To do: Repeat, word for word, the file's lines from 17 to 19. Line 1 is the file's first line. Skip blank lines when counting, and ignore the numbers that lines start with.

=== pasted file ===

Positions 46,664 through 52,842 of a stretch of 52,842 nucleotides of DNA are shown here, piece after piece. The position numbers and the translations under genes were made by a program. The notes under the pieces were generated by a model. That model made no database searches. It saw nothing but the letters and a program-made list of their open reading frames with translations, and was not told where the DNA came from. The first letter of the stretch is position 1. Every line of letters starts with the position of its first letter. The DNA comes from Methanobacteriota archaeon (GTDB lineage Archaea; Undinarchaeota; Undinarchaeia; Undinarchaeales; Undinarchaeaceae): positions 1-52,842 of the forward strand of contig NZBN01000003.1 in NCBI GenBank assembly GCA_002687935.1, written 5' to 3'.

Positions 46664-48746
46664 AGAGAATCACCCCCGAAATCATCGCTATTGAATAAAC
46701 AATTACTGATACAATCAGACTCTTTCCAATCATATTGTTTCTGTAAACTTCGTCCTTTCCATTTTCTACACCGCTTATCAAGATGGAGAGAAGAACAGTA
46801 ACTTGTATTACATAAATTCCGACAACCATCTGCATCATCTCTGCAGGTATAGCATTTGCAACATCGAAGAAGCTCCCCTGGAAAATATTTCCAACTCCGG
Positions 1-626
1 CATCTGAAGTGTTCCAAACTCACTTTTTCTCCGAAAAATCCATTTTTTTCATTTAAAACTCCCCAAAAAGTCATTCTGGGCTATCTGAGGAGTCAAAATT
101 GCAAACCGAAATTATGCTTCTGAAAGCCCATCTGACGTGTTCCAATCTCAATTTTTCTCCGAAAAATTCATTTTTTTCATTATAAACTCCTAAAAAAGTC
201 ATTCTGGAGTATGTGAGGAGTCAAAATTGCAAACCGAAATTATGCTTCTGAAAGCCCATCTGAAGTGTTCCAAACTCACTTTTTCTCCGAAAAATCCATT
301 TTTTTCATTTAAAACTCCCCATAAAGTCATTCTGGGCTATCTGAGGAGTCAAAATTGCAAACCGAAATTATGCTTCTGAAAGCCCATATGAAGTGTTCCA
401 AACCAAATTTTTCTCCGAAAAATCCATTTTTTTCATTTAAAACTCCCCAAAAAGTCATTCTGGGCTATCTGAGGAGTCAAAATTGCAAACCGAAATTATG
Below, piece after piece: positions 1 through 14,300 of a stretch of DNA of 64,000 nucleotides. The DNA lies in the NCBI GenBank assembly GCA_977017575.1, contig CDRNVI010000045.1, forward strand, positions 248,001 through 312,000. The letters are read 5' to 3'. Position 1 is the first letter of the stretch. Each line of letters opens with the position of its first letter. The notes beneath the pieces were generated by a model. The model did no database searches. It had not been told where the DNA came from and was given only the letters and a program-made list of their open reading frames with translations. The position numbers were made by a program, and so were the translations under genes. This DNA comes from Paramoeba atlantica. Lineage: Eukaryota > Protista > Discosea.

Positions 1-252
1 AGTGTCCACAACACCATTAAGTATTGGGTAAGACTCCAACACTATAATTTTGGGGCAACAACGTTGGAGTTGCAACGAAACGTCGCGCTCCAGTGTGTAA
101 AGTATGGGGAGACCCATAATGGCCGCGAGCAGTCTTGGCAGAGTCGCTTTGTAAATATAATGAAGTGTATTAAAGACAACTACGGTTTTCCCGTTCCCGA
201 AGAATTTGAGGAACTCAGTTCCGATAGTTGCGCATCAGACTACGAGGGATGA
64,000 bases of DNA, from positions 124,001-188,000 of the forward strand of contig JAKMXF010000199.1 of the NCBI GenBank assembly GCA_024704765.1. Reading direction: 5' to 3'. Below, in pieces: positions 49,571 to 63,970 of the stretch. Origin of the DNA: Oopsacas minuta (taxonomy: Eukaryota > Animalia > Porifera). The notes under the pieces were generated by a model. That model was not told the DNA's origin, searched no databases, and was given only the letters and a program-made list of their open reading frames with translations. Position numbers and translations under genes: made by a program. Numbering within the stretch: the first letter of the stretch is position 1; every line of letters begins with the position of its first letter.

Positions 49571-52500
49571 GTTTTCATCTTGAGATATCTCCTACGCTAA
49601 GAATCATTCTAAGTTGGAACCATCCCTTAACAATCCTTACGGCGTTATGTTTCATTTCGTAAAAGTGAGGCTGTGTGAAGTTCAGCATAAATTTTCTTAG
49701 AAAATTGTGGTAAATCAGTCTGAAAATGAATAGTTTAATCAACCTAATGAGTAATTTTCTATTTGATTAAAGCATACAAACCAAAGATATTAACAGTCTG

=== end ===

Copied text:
64,000 bases of DNA, from positions 124,001-188,000 of the forward strand of contig JAKMXF010000199.1 of the NCBI GenBank assembly GCA_024704765.1. Reading direction: 5' to 3'. Below, in pieces: positions 49,571 to 63,970 of the stretch. Origin of the DNA: Oopsacas minuta (taxonomy: Eukaryota > Animalia > Porifera). The notes under the pieces were generated by a model. That model was not told the DNA's origin, searched no databases, and was given only the letters and a program-made list of their open reading frames with translations. Position numbers and translations under genes: made by a program. Numbering within the stretch: the first letter of the stretch is position 1; every line of letters begins with the position of its first letter.

Positions 49571-52500
49571 GTTTTCATCTTGAGATATCTCCTACGCTAA